We complete the Ignatian year on July 31st, 2022. Beginning in May 2021, the Ignatian year marks the 500th anniversary of the beginning of St. Ignatius’ enormous change of life — that fateful day when Ignatius the soldier, struck by a cannonball, began his transformation into Ignatius the pilgrim.
During his recovery from this injury, Ignatius discovered that his life as a soldier was full of vainglory, self-promotion and self-preoccupation. Through his reading of the Life of Christ on his sick-bed he grew in the knowledge of Jesus Christ and felt called to leave the passing things of life behind and become a companion of Jesus Christ. Ultimately, he founded the religious order called the Society of Jesus – better known to us as the Jesuits – whose spirituality emphasizes the presence of God in all of creation and points out the world in the theatre of encounter with God.
One may ask why this celebration? Celebrating 500 years of the conversion of St. Ignatius is not primarily about the past. It is about the present and the future. It is an opportunity for renewal and rediscovery of the Ignatian roots. It is an opportunity to stop, take stock of ourselves and our world and ask what direction our life and world is taking. It is about growing our relationship with, and putting Christ in the centre.
It is about continual and daily conversion. It is about walking with Jesus in our world today in its joys and sorrows. It is about living hopefully, amidst the pain of wars and divisions, amidst the anxieties of climate change and asking ‘what can I do to make the world a better place?’ Conscious that our planet needs healing Ignatian spirituality urges each and all to promote justice and reconciliation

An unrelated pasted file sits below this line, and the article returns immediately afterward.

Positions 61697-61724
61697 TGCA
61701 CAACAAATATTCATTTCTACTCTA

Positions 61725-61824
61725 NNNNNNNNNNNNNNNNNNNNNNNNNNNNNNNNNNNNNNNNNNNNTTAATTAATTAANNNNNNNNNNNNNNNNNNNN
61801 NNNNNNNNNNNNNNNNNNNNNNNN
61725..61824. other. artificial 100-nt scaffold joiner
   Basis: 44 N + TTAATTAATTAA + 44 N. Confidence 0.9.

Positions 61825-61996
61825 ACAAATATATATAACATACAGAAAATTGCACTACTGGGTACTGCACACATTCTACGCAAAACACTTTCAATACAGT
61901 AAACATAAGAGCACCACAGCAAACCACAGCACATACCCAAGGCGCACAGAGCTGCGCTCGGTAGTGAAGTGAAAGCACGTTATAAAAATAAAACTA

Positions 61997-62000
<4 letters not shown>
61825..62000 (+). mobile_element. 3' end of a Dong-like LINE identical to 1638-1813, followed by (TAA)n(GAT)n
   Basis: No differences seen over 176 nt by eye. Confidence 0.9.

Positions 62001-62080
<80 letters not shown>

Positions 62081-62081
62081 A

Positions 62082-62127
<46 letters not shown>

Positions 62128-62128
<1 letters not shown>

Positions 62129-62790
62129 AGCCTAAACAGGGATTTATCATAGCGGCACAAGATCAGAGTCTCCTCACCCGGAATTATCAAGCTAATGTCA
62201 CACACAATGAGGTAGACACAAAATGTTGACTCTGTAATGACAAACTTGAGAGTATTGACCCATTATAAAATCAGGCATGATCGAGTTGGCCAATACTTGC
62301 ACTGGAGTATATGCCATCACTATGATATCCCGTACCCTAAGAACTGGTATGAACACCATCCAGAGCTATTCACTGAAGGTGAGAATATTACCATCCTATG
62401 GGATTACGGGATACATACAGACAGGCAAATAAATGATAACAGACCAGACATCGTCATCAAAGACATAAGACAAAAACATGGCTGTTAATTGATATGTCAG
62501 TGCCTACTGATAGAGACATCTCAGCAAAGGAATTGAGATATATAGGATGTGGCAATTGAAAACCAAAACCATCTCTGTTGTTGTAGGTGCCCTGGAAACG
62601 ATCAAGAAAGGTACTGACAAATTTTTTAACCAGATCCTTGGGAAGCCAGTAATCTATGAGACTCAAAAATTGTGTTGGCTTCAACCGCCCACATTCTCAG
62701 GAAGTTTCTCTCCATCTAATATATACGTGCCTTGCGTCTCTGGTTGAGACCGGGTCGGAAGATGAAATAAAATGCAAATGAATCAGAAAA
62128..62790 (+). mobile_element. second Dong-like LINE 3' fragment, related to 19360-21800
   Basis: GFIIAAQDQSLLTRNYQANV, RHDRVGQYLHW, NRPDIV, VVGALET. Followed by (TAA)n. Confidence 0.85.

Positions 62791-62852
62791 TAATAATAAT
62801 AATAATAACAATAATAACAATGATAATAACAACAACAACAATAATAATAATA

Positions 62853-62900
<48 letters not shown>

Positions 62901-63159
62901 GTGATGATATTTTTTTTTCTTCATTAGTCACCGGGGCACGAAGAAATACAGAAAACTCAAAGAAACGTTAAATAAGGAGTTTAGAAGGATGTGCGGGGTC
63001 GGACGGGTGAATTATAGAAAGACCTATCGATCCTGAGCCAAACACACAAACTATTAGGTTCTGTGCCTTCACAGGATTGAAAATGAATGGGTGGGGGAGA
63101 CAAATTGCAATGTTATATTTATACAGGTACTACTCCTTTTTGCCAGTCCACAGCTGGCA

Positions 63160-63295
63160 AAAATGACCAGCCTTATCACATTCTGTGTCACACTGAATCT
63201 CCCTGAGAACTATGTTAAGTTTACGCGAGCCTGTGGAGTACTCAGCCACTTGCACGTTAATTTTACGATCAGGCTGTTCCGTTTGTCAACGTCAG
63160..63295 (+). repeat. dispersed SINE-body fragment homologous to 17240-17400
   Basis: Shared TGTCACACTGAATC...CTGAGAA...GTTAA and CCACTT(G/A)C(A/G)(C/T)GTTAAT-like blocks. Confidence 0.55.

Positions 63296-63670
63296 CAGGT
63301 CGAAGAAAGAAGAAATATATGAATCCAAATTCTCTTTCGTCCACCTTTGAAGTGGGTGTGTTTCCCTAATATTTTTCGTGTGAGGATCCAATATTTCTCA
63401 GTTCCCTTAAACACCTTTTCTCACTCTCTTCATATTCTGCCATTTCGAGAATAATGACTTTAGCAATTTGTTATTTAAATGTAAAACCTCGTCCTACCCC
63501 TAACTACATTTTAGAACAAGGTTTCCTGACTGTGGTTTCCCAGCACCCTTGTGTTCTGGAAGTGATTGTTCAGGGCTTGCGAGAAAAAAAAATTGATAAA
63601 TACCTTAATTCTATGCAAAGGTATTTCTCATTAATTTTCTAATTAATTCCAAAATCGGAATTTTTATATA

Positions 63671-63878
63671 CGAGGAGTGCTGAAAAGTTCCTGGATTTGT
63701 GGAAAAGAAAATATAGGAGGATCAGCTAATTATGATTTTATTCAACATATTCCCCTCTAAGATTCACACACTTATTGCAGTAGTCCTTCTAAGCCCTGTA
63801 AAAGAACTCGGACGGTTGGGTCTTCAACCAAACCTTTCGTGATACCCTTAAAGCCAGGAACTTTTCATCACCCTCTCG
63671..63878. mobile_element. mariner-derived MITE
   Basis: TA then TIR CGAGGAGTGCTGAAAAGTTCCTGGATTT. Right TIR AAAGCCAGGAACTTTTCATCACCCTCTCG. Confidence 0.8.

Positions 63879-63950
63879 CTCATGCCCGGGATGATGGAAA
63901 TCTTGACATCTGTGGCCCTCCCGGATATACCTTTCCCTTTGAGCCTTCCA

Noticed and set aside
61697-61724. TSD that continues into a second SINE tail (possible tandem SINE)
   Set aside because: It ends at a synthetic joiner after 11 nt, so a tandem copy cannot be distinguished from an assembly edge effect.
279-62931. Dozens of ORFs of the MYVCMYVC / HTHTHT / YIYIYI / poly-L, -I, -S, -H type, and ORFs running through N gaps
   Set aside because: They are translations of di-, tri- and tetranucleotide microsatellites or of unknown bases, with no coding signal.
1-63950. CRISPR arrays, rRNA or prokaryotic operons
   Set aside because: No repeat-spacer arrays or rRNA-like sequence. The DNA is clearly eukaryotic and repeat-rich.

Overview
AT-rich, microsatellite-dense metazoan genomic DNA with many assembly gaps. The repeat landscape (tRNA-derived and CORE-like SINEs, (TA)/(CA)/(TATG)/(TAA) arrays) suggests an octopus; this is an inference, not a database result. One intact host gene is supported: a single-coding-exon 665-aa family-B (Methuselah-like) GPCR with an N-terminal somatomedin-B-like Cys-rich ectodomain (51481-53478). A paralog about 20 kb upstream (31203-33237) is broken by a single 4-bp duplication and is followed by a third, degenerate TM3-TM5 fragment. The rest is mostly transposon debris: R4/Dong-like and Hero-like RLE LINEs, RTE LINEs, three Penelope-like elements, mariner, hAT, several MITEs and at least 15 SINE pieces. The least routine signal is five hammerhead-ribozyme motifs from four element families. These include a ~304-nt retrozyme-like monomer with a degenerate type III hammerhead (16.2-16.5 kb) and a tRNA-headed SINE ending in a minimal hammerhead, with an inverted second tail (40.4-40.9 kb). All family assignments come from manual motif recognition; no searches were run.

Fr. General Arturo Sosa says:
It is good to remind ourselves that the wound Ignatius suffered in Pamplona was not so much a happy ending, but rather a happy beginning. Conversion consists sometimes of great moments of change, but it is also a never-ending process. We need to put Christ in the centre every time, again and again. This process is a pilgrimage along winding roads, up and down, sometimes having to retrace our steps, sometimes feeling lost. But meeting people along the road who indicate the way and reach out their hands to us.
This Ignatian Year is a pilgrimage of conversion. Pope Francis, in his recent book Let Us Dream, says a pilgrim is someone ‘who decentres and so can transcend. She goes out from herself, opens herself to a new horizon, and when she comes home she is no longer the same, and so her home won’t be the same. This is a time for pilgrimages.’
We want to set out on the road, letting ourselves be guided gently by the Holy Spirit, centering our lives ever more on Christ and allowing ourselves to see all things new in Christ.
This is how we can make a difference and make our world a better place to dwell in for all.
John Guiney SJ
You can join us to celebrate the life and spirit of St Ignatius of Loyola on Sunday 31st July at St Francis Xavier’s Church, Gardiner St, at 11am. For details see: here
To learn more about the life of St Ignatius, visit: Jesuits global